1. “As Sunnis Die in Iraq, a Cycle Is Restarting.” Fears of sectarian violence rise in Baghdad after killing of Sunni imam and prison inmates.
“As Sunni militants rampaged across northern Iraq last week, executing Iraqi soldiers and government workers and threatening to demolish Shiism’s most sacred shrines, Iraq’s Shiites suffered mostly in silence, maintaining a patience urged on them by their religious leaders through months of deadly bombings. On Tuesday, though, there were signs that their patience had run out. The bodies of 44 Sunni prisoners were found in a government-controlled police station in Baquba, about 40 miles north of Baghdad. They had all been shot Monday night in the head or chest. Then the remains of four young men who had been shot were found dumped Tuesday on a street in a Baghdad neighborhood controlled by Shiite militiamen. By evening, it was Shiites who were the victims again, as a suicide bombing in a crowded market in Sadr City killed at least 14 people, local hospital officials said.”
2. “The Evolution of the Mental Hospital in Music Videos.” Moze Halperin traces the line from Björk and ’N Sync to JJ.
“In ’Violently Happy,’ the cell appears like a moonbounce, a space where childlike crazies can get out all their giddiness and rage (one of ’Violently Happy’s’ infantilized mental patients even gets a dolly that squeaks ’I’m the baby!’). The song was one of Björk’s first danceable tracks, and its opening image of a man bobbing his head dramatically up and down imitates both a gesture of inner turmoil and the head-banging freedom ’90s twenty-somethings must have felt painting the town red at one of those cool new techno clubs. The song’s title uses a negative to accentuate a positive, just as the video conflates mental illness with glee—it’s a deliberate artistic choice and an amazingly fun video, which happens to be kinda essentialist and based on a not-too-nuanced metaphor (a rarity for such a nuanced artist).”
3. “The Forgotten Stars of Silent Film.” The Library of Congress wants film buffs to shout out who—and what—they know during a series of special screenings.
“Once-famous starlets are no longer widely recognizable. Films that wowed audiences a century ago have been all but erased from collective memory. And so, for the third year, the Library of Congress is calling on film buffs, historians, and members of the public to help search for clues in old reels. The smallest fragment of a detail—like the furniture used in a film’s set design—may be the key to unraveling a forgotten work’s origins. Over the course of a weekend-long series of screenings at the National Audio-Visual Conservation Center in Culpeper, Virginia, next month, attendees will be asked to shout out potentially meaningful details in film as the watch—names of actors, locations, car models, and other clues that might help reveal a film’s origins. Film conservationists already know this approach works. After 204 such screenings so far, more than 100 films have been identified.”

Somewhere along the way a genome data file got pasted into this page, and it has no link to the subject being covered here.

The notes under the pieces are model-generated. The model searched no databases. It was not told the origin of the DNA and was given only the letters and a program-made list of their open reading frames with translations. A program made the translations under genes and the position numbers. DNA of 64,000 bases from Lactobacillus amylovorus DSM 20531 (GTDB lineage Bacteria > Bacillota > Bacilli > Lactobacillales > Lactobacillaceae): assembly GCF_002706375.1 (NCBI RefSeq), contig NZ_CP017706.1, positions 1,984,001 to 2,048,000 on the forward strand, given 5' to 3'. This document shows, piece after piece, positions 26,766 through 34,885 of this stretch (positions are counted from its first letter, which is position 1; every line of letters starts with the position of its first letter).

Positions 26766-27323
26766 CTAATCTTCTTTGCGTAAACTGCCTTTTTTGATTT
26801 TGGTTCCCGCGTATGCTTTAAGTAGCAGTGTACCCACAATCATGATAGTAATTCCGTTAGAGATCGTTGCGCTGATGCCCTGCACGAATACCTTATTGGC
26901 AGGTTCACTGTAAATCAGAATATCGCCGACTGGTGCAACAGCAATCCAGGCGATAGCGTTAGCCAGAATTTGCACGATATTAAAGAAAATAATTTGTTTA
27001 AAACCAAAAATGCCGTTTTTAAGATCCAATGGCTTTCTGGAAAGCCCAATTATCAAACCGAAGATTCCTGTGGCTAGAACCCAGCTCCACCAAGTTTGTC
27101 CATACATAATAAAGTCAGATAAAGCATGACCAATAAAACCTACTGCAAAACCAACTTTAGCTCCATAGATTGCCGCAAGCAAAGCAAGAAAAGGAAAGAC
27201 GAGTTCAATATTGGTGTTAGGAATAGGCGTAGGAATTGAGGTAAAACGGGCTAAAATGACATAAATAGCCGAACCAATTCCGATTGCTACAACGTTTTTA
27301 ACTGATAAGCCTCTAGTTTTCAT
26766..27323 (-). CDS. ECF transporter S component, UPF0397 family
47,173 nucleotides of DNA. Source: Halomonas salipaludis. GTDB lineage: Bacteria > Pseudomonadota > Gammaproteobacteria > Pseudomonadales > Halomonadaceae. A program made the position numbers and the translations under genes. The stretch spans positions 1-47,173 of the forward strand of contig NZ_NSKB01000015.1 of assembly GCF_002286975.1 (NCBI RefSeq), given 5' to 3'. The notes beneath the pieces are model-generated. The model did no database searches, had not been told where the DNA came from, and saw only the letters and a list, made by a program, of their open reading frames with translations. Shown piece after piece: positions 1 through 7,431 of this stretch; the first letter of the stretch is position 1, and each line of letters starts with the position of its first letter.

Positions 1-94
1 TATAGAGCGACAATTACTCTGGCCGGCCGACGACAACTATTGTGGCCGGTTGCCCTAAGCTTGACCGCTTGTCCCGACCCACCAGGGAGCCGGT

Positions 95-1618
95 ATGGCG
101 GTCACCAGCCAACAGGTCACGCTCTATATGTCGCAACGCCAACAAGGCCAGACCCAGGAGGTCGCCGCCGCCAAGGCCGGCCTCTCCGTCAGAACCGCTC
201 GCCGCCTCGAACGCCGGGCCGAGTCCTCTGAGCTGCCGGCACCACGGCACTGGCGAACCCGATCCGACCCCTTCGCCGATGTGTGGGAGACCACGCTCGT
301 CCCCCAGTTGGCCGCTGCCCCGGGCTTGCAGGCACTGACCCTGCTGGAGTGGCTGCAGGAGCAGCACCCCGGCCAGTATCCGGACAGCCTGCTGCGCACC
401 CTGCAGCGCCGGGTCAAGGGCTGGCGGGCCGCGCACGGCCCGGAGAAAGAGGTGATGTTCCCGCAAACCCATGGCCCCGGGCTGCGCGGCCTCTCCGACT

4. “Films in Conversation.” Simon Abrams on J. Hoberman’s presentation of White House Butler Down.
“Viewed together, as a schizoid whole, White House Butler Down defensively reassure viewers with violent, nigh-on apocalyptic images. In one scene, the Capitol building explodes as Cecil and his wife Gloria (Oprah Winfrey) tearfully watch their son Louis (David Oyelowo) leave for college. And in an earlier scene, Foxx’s President Sawyer arrives at the White House with a chipper ’Be it ever so humble’ while Cecil’s father lies dead on his back in a cotton field. These conflicting images give new meaning to the incantatory phrase Cecil repeats to himself at beginning and end of The Butler when he describes how he performs his duties in the White House: ’You must look through your eyes, see what it is that they want, see what it is that they need, anticipate, bring a smile to the principal’s eyes.’ Hoberman’s two-headed project rejects its individual narratives’ similarities by stacking them on top of each other. Basically, he playfully agitated Light Industry participants with a florid, melancholic melodrama that frequently erupts with gunfire, and mushroom-cloud explosions.”
5. “For All of Louie’s Ambition, That One Ugly Scene Still Lingers.” Danielle Henderson and Matt Zoller Seitz converse about the show’s fourth season.
“So maybe it follows that what we saw between Louie and Pamela in the apartment can’t be trusted, either? That it’s just his interpretation of what happened? The second part of the Pamela arc begins with them in a modern-art gallery—that’s Louis C.K. and Pamela Adlon, who co-wrote the arc and is a producer as well as a co-star, giving you a frame to put around the entire season, indeed, the entire show. Every work of art in that gallery is there to provoke people, make them go, ’Are they fucking kidding with this?’ But then if you think that, you have to also allow for the possibility that Louis C.K. is using ’it’s modern art’ as a pretext to do whatever he wants and to be insulated against the social and critical consequences. If nothing is real, then nothing matters at an emotional level. Or does it? What a vortex he’s dragging us all into.”
Video of the Day: The video for OK Go’s “The Writing’s on the Wall”:
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